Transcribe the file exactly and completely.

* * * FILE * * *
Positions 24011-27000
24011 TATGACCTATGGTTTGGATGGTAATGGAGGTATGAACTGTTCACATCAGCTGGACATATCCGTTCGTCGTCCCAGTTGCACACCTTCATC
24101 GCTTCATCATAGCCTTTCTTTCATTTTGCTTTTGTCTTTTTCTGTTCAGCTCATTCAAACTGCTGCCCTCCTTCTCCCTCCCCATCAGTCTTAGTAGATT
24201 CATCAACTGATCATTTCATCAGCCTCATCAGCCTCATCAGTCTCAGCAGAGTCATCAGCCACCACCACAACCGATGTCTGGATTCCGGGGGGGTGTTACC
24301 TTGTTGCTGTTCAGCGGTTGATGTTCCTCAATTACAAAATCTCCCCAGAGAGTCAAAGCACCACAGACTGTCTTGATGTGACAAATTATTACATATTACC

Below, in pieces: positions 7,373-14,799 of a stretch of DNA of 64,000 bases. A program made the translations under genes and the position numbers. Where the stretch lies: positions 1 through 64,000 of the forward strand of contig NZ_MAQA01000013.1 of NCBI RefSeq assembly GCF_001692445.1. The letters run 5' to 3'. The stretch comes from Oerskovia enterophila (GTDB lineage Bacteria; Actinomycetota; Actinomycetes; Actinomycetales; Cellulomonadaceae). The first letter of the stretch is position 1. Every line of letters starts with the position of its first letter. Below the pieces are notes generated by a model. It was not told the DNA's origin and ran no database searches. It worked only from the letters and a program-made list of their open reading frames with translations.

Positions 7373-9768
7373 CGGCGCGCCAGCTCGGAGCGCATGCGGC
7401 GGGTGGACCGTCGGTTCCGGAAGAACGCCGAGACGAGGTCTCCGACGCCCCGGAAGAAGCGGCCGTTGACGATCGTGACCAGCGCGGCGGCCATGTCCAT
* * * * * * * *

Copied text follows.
Positions 24011-27000
24011 TATGACCTATGGTTTGGATGGTAATGGAGGTATGAACTGTTCACATCAGCTGGACATATCCGTTCGTCGTCCCAGTTGCACACCTTCATC
24101 GCTTCATCATAGCCTTTCTTTCATTTTGCTTTTGTCTTTTTCTGTTCAGCTCATTCAAACTGCTGCCCTCCTTCTCCCTCCCCATCAGTCTTAGTAGATT
24201 CATCAACTGATCATTTCATCAGCCTCATCAGCCTCATCAGTCTCAGCAGAGTCATCAGCCACCACCACAACCGATGTCTGGATTCCGGGGGGGTGTTACC
24301 TTGTTGCTGTTCAGCGGTTGATGTTCCTCAATTACAAAATCTCCCCAGAGAGTCAAAGCACCACAGACTGTCTTGATGTGACAAATTATTACATATTACC

Below, in pieces: positions 7,373-14,799 of a stretch of DNA of 64,000 bases. A program made the translations under genes and the position numbers. Where the stretch lies: positions 1 through 64,000 of the forward strand of contig NZ_MAQA01000013.1 of NCBI RefSeq assembly GCF_001692445.1. The letters run 5' to 3'. The stretch comes from Oerskovia enterophila (GTDB lineage Bacteria; Actinomycetota; Actinomycetes; Actinomycetales; Cellulomonadaceae). The first letter of the stretch is position 1. Every line of letters starts with the position of its first letter. Below the pieces are notes generated by a model. It was not told the DNA's origin and ran no database searches. It worked only from the letters and a program-made list of their open reading frames with translations.

Positions 7373-9768
7373 CGGCGCGCCAGCTCGGAGCGCATGCGGC
7401 GGGTGGACCGTCGGTTCCGGAAGAACGCCGAGACGAGGTCTCCGACGCCCCGGAAGAAGCGGCCGTTGACGATCGTGACCAGCGCGGCGGCCATGTCCAT